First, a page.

Heatwave triggers ‘early start’ to harvest 2018

“Farmers in the midlands plan to commence the main harvest this week,” according to Bobby Miller, chairperson of the Irish Grain Growers Group (IGGG).

As hot temperatures and the prolonged dry period continues to pose serious challenges for crops nationwide, Miller outlined his thoughts on how conditions will impact on winter and spring crop yields over the coming weeks.

Although winter crops were much more advanced by the time the dry spell arrived earlier last month, Miller highlights that they may not escape unscathed.

Winter crops

Miller anticipates that the harvest date for most winter crops looks likely to commence up to three weeks ahead of schedule.

Generally, the main harvest usually commences around July 20.

“Winter crops are coming in quick; but they are looking good.

Winter oats look like they will be coming in three weeks ahead of schedule and will be cut during the middle of the month, whereas they would usually be cut between August 5 and August 8.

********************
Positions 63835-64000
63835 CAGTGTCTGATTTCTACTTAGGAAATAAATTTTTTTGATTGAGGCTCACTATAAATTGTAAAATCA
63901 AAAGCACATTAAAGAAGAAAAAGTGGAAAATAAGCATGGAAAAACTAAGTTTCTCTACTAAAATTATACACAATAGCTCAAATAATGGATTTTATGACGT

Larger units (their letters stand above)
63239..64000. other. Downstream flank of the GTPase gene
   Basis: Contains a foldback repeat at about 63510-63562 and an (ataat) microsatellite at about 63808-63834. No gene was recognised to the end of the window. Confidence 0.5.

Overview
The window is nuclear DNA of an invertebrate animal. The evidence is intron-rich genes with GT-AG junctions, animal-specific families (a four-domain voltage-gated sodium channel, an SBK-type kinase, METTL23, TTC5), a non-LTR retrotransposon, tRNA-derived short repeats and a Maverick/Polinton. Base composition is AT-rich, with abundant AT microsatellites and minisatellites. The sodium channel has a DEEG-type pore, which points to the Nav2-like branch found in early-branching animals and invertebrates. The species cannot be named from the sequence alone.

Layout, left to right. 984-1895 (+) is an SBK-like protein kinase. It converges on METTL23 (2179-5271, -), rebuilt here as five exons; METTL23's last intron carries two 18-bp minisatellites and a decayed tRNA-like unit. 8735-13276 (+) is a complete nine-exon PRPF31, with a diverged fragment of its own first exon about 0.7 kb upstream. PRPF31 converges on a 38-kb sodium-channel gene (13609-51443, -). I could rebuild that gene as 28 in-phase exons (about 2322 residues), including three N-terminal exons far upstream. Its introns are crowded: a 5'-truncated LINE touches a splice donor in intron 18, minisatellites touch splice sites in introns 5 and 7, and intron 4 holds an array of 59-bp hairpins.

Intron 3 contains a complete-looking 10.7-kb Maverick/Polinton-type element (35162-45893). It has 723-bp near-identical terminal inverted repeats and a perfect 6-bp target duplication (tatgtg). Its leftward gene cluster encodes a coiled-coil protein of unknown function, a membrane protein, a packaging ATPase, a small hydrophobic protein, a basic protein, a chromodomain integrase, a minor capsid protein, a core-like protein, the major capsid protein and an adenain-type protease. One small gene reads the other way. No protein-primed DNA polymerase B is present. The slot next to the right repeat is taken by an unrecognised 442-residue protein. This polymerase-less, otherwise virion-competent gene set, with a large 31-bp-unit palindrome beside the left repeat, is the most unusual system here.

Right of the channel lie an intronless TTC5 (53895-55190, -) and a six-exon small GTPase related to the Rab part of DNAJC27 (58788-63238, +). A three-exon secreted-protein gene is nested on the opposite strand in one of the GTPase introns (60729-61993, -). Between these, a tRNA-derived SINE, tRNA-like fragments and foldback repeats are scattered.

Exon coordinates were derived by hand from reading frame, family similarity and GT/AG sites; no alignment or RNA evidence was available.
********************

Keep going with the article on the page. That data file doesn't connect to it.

He also voiced grain concerns.

“The grain didn’t get the chance to fill to its full potential this year. It ripened very early and that usually affects yield. Because of the weather the grain may well weigh less overall this year,” he cautioned.

Spring Crops

As for spring crops, Miller said “they are a disaster” in areas where there has been no rain for weeks.

They paused half-way up. In some cases, you can only see half the ear on the crop as it went into ‘drought mode’ and tillers were lost.

“The drought is a very big worry for spring crops in particular. May is a crucial month for moisture and it was not available in most cases this year,” he said, adding that secondary growth could be an issue for crops such as barley.

‘Knife edge’

Although he says many tillage farmers have resigned themselves to the likelihood that bumper yields will not be achieved this year; he advises farmers to “sit tight” on selling grain.

There are reports of a poor harvest in Europe and the Baltic states, so grain prices are on a knife edge.

“The maize harvest in the US will determine the trade,” he stated.

Meanwhile, McDonnell Bros in Fermoy, Co. Cork received its first load of grain yesterday (July 1).

“Quality was reasonable with moisture ranging from 21% to 22% and KPH at 65. The real harvest will be on this coming weekend,” said a spokesperson for the supplier.